The Oklahoma City Thunder have spent the past 2 seasons in Oklahoma City but not before having a long, drawn-out ordeal in Seattle with a number of “attempts” by the Washington State Government to prevent the team from moving to OKC. For those of you who have not seen the brilliant documentary Sonicsgate, that covers the entire ordeal, I implore you to do so (please see the bottom of this entry). But even if you do not, I will run down the events leading up to the move that were explained in the documentary. Unfortunately for Seattle fans, they do not have a franchise and have no real way to express their thoughts and frustrations, and the entire situation received very little attention. The No-Look Pass is empathetic towards Sonic fans as they see the Oklahoma City Thunder heading into the playoffs with their leader Kevin Durant; the team and the franchise player that is rightfully theirs. Let’s rewind and look back at the history of the Sonics and the events leading up to the departure.
The Seattle Supersonics had been a franchise since 1967 and saw a number of successful seasons, including their first playoff appearance led by the legendary Hall of Famer, Bill Russell in 1975 and their 1979 NBA championship.
Things continued to go well into the 90’s with their seemingly unstoppable duo of Gary Payton and Shawn Kemp and in 1995, Key Arena had its first renovation, just in time for the Sonics’ trip to the NBA finals against the Chicago Bulls.
But things started to slowly deteriorate from there as Sonics GM Wally Walker offered Jim McIlvane a hefty contract which angered their star player Shawn Kemp, ultimately causing him to demand a trade. The team could not seem to recreate its success in previous years with the addition of Vin Baker in place of Kemp.
The current owner at the time, Barry Ackerley, decided to sell the team to Starbucks coffee king Howard Schultz. Former Sonics guard Gary Payton believed that’s when things began to change since Ackerley attempted to run his basketball team in the way that he would run his coffee business.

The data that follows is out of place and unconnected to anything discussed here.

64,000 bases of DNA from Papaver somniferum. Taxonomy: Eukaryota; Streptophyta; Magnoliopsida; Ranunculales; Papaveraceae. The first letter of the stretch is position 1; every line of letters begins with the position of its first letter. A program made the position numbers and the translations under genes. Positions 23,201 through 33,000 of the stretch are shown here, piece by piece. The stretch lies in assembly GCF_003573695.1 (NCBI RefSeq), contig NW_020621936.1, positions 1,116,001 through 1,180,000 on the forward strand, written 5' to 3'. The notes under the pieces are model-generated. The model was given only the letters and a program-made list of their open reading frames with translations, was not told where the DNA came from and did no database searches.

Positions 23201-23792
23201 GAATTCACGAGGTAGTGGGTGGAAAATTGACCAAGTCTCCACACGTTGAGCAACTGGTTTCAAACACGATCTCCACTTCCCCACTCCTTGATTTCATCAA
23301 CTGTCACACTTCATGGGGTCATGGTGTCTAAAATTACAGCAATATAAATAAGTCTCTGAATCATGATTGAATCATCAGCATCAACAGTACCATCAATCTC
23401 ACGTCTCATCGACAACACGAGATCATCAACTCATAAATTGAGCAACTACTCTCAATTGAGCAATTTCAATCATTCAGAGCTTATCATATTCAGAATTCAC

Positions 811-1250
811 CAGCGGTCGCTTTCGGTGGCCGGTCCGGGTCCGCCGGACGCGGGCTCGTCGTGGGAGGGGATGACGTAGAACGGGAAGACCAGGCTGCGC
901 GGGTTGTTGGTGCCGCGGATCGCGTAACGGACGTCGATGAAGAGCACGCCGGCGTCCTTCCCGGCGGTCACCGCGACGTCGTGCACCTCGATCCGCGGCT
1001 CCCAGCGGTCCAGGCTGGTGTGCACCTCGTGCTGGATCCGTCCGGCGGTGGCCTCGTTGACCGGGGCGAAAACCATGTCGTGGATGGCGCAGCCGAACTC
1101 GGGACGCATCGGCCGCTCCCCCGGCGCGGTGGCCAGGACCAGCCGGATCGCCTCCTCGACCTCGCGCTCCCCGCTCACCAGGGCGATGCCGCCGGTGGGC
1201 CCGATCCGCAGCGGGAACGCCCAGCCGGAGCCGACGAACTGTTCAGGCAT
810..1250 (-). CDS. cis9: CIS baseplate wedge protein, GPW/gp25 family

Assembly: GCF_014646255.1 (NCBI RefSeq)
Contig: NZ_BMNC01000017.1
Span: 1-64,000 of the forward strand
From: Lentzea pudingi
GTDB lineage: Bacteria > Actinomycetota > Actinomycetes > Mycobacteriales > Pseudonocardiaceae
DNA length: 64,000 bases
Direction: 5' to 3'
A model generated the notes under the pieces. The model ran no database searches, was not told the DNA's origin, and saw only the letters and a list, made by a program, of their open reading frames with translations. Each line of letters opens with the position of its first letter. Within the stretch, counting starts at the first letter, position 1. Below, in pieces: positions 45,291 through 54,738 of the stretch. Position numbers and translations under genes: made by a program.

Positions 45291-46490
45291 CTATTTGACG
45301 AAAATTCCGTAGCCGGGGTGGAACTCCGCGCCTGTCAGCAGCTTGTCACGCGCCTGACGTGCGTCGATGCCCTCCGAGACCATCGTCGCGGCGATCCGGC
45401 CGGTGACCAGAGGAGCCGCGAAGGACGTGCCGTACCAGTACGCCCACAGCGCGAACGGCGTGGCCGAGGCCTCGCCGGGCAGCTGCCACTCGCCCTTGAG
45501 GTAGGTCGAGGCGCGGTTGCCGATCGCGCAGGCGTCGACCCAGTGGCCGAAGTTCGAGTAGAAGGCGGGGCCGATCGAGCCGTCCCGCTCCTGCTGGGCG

Not long after Ackerley’s acquisition of the team, the franchise began losing money and went to the state Legislature along with NBA commissioner David Stern and asked for a $220 million Key Arena renovation but to no avail.
The biggest mistake came on July 18, 2006 when Schultz announced that he was selling the team to a group of Oklahoma businessmen. He stated that he believed that these businessmen, despite being from Oklahoma were committed to keeping the team in Seattle. One might question his motives and his commitment to the city by looking at the amount of profit that he made off of the deal. In 2001, Schultz purchased the team for $200 million and sold the team for $350 million 5 years later.
One of the businessmen in the group that purchased the team was Clay Bennett. Bennett already had an established relationship with Commissioner Stern when he helped move the New Orleans Hornets to Oklahoma City temporarily following the hurricane. One would have to be naive to believe that Bennett had no intention of moving the team to Oklahoma.
The city voted against putting tax money into Key Arena and so Bennett went to the state, with a proposal for a $500 million arena that obviously was not serious and made no effort at all to be taken seriously.